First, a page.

Now I'm not an expert, but I've been asking around about starting school in New Zealand. There are quite a few differences. Most obviously, the school year there goes from February to December. The school year schedule is the same all across the country, rather than being different town to town as it is here.

Confusingly, what we call preschool or nursery school here in the US is called Kindergarten in New Zealand. This is for 3 and 4 year olds and is provided by private early childhood education centers. Recently the New Zealand government started a universal preschool type system, which provides 20 free hours per week of early childhood education at these private centers. That's a huge bonus for us, considering that for Bic's year of preschool last year we paid over $5000, and she only went 15 hours per week!

Kids start SCHOOL school when they turn five. The DAY they turn five (or the next school day if it's a weekend, holiday or vacation). Depending on what part of the year it is, the child is put into either Year 0 or Year 1. If it's close to the start of the year, they go straight into Year 1. But if it's later in the year they start in Year 0. School is full-day, right from the start.

Bic turned five at the end of June, and last week she started Kindergarten here (see above). We had originally planned on moving to New Zealand in November, which would be pulling Bic out of school just over 2 months after she started. Then we would arrive just before the end of the year, so probably not a good time for her to start. Because of this, we've decided to put off our move till January. This will mean that Bic can finish the first half of her school year here, and leave during winter break, arriving down under just in time to start the new school year there as a Year 1.

For more information on NZ schooling, check out the New Zealand Ministry of Education main website or their info site for parents, Team-Up.

Thursday, 4 September 2008


Like I said previously, there's a lot to update. We went down to New Zealand for 3 weeks in July for a bit of reconnaissance. It was winter (note the snow on the Napier/Taupo road below), which wasn't ideal, but we got a lot of stuff sorted in our own heads, and it ended up being a wonderful trip.

So what did we sort out? Well, the biggest thing was deciding where we want to move to. We were divided between Aidan's hometown of Napier in the Hawke's Bay region, and Wellington. We spent a week in Napier, a week in Wellington, then a week back in Napier. And it became clear to us that Hawke's Bay is definitely where we'll go.

Not to knock Wellington. I mean, we totally love it there. But lifestyle-wise, I think Napier is more our speed. And really, lifestyle is the reason we're moving to NZ. Wellington is another big(gish) city. We've lived in the suburbs of a big(gish) city for the past 11 years. It's what we're moving away from. And housing in Wellington is SO expensive that we'd definitely have to live in the suburbs there, rather than close to town, which would defeat the purpose of being there anyways. The downtown is awesome... the suburbs, not so much.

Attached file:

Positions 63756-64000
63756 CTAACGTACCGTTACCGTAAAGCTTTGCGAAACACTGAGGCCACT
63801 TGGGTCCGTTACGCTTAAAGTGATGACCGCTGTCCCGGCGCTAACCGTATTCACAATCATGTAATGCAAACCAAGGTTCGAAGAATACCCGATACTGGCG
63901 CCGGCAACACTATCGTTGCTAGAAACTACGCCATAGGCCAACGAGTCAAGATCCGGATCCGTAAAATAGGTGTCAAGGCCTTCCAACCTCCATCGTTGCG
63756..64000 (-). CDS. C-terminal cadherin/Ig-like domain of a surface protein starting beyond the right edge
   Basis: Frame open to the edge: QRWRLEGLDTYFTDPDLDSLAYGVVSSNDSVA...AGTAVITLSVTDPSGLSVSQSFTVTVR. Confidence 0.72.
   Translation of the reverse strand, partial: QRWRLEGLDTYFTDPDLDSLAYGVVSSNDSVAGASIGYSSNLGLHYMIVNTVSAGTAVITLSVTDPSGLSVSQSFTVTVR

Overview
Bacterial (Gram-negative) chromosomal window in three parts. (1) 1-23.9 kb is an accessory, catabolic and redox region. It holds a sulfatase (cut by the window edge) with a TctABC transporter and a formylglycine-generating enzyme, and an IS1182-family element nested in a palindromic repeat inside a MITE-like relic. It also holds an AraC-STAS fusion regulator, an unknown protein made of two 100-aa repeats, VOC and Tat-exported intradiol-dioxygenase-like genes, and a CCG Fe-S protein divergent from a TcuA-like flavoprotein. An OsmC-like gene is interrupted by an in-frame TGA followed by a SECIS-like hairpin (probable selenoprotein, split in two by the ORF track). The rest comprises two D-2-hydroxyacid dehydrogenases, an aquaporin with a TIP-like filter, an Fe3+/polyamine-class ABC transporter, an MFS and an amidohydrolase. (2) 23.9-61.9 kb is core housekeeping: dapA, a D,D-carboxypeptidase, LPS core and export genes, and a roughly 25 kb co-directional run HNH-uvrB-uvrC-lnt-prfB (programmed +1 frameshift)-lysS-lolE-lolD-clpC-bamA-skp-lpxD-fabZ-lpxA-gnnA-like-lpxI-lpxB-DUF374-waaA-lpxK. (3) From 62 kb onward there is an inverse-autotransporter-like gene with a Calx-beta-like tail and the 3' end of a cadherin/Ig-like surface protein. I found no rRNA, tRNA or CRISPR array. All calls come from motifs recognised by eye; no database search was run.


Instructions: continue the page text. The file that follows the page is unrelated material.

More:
Napier, on the other hand, is technically a city, but I consider it a small town. It feels like a small town, but with most of the city amenities you could want between Napier, it's sister city Hastings just next door, and the adorable village of Havelock North. Hawke's Bay is a gorgeous region.

We'll be able to afford pretty much anywhere we'd like in the area. Where in the end we settle exactly will depend on where our jobs are. And on that front, it doesn't seem like there will be any problem, since Aidan managed to meet with many potential employers, and they all seemed enthusiastic, some even offering him jobs on the spot! He didn't commit to anything. I assume when we arrive in January the situation will be similar.

So that was the major decision we made on this trip. More gleaned info to follow.

Tuesday, 2 September 2008

I bet you thought it would never happen

It's here! Finally, an update!

There's actually a lot to update, but instead, I'll just share that today I sent my passport to the New Zealand Embassy to have my Residence Visa stamped, or attached, or inserted, or however they give it to me. The acceptance letter told me it would take about 4 weeks to be issued, and then from that point I have 12 months to move to New Zealand. No problem, the current plan now is to move in January.

Whohoo! Almost there. :)